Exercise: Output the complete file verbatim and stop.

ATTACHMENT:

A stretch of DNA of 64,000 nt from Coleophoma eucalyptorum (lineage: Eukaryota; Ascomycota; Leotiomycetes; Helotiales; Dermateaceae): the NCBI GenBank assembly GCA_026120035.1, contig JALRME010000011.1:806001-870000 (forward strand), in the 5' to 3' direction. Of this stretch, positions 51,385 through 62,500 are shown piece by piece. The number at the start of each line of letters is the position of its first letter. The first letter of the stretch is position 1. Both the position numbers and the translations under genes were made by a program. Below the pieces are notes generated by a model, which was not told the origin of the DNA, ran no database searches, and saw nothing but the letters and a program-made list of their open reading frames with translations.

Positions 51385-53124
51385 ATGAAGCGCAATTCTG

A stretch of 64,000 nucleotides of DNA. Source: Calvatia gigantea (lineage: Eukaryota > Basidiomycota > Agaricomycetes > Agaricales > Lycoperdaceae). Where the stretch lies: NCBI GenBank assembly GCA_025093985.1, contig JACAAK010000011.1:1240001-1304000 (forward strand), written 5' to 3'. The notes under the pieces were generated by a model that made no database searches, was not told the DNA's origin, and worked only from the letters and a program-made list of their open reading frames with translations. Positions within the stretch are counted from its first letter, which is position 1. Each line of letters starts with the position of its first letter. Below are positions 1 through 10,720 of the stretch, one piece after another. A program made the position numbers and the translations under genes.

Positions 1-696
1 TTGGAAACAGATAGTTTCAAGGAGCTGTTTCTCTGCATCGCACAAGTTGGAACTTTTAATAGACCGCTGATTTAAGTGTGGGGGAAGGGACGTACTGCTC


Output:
A stretch of DNA of 64,000 nt from Coleophoma eucalyptorum (lineage: Eukaryota; Ascomycota; Leotiomycetes; Helotiales; Dermateaceae): the NCBI GenBank assembly GCA_026120035.1, contig JALRME010000011.1:806001-870000 (forward strand), in the 5' to 3' direction. Of this stretch, positions 51,385 through 62,500 are shown piece by piece. The number at the start of each line of letters is the position of its first letter. The first letter of the stretch is position 1. Both the position numbers and the translations under genes were made by a program. Below the pieces are notes generated by a model, which was not told the origin of the DNA, ran no database searches, and saw nothing but the letters and a program-made list of their open reading frames with translations.

Positions 51385-53124
51385 ATGAAGCGCAATTCTG

A stretch of 64,000 nucleotides of DNA. Source: Calvatia gigantea (lineage: Eukaryota > Basidiomycota > Agaricomycetes > Agaricales > Lycoperdaceae). Where the stretch lies: NCBI GenBank assembly GCA_025093985.1, contig JACAAK010000011.1:1240001-1304000 (forward strand), written 5' to 3'. The notes under the pieces were generated by a model that made no database searches, was not told the DNA's origin, and worked only from the letters and a program-made list of their open reading frames with translations. Positions within the stretch are counted from its first letter, which is position 1. Each line of letters starts with the position of its first letter. Below are positions 1 through 10,720 of the stretch, one piece after another. A program made the position numbers and the translations under genes.

Positions 1-696
1 TTGGAAACAGATAGTTTCAAGGAGCTGTTTCTCTGCATCGCACAAGTTGGAACTTTTAATAGACCGCTGATTTAAGTGTGGGGGAAGGGACGTACTGCTC